Detection of alpha-1 antitrypsin deficiency: a review

Respir Med. 2009 Mar;103(3):335-41. doi: 10.1016/j.rmed.2008.10.006. Epub 2008 Nov 17.


Screening studies reveal a much larger number of individuals expected to have alpha-1 antitrypsin deficiency than is clinically recognized, with estimates that only about 2-10% of such individuals have been diagnosed. In the context that recognition of alpha-1 antitrypsin may prompt specific interventions (e.g., smoking avoidance, testing of family members, genetic counseling, and consideration of augmentation therapy), diagnosis is important, inviting much attention for efforts to identify affected individuals. Strategies to identify affected individuals include both population-based screening and targeted detection, and available studies have employed both approaches, though large-scale population-based screening is challenging. As reviewed in this paper, targeted-detection studies have generally produced a higher rate of detecting disease, and tend to be more successful with easier sampling techniques. Strategies to enhance detection in targeted studies have included awareness campaigns, easy testing techniques (such as evaluation of dried blood spots and home, confidential testing), and inclusive criteria for testing which span the full spectrum of clinical manifestations of alpha-1 antitrypsin deficiency.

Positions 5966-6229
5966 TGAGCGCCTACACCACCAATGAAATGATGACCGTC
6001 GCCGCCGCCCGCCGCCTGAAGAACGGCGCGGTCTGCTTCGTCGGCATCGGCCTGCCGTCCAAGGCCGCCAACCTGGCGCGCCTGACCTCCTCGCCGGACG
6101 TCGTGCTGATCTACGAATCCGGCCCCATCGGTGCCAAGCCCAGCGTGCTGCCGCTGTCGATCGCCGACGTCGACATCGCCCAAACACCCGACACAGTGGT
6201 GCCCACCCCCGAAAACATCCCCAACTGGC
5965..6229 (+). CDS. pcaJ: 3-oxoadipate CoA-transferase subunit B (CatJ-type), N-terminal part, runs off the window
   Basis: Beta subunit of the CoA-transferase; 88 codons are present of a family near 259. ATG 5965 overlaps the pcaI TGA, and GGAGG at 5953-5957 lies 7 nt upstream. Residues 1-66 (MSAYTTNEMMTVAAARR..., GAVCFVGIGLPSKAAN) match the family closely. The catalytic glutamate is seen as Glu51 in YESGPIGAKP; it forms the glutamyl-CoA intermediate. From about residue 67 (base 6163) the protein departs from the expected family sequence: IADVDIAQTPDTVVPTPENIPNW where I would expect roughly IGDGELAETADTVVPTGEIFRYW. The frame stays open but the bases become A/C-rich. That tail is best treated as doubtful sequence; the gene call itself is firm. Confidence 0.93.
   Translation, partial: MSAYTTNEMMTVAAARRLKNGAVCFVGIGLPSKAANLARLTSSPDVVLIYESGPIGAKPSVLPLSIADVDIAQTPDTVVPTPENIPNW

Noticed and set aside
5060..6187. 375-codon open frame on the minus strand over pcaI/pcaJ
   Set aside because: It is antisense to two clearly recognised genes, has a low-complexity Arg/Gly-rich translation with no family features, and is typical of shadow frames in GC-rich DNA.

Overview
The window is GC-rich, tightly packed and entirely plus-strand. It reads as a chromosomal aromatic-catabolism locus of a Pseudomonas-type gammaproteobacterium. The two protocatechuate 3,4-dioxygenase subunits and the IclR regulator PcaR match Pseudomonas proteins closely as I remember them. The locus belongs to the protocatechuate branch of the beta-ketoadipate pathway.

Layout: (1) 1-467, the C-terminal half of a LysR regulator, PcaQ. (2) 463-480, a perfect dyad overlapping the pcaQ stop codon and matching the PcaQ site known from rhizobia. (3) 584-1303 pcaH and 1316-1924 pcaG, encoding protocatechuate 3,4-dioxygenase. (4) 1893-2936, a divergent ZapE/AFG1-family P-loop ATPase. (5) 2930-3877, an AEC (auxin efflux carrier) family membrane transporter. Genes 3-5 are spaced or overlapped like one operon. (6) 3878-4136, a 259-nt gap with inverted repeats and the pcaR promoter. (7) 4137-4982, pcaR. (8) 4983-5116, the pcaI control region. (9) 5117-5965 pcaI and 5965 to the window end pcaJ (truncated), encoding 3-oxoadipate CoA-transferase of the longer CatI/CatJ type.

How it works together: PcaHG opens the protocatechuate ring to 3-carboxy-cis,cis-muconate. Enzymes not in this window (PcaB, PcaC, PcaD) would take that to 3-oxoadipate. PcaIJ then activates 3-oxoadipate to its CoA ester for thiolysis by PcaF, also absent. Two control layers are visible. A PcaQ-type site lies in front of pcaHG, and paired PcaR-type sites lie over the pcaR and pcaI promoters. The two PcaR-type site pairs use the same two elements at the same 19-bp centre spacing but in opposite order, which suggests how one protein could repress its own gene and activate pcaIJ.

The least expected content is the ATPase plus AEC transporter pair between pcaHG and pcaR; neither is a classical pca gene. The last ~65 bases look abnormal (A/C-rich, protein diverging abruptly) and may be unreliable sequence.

Publication types

  • Review

MeSH terms

  • Adult
  • Blood Donors
  • Humans
  • Infant, Newborn
  • Mass Screening / methods*
  • Phenotype
  • Prevalence
  • Pulmonary Disease, Chronic Obstructive / etiology
  • Risk Factors
  • alpha 1-Antitrypsin Deficiency / diagnosis*
  • alpha 1-Antitrypsin Deficiency / epidemiology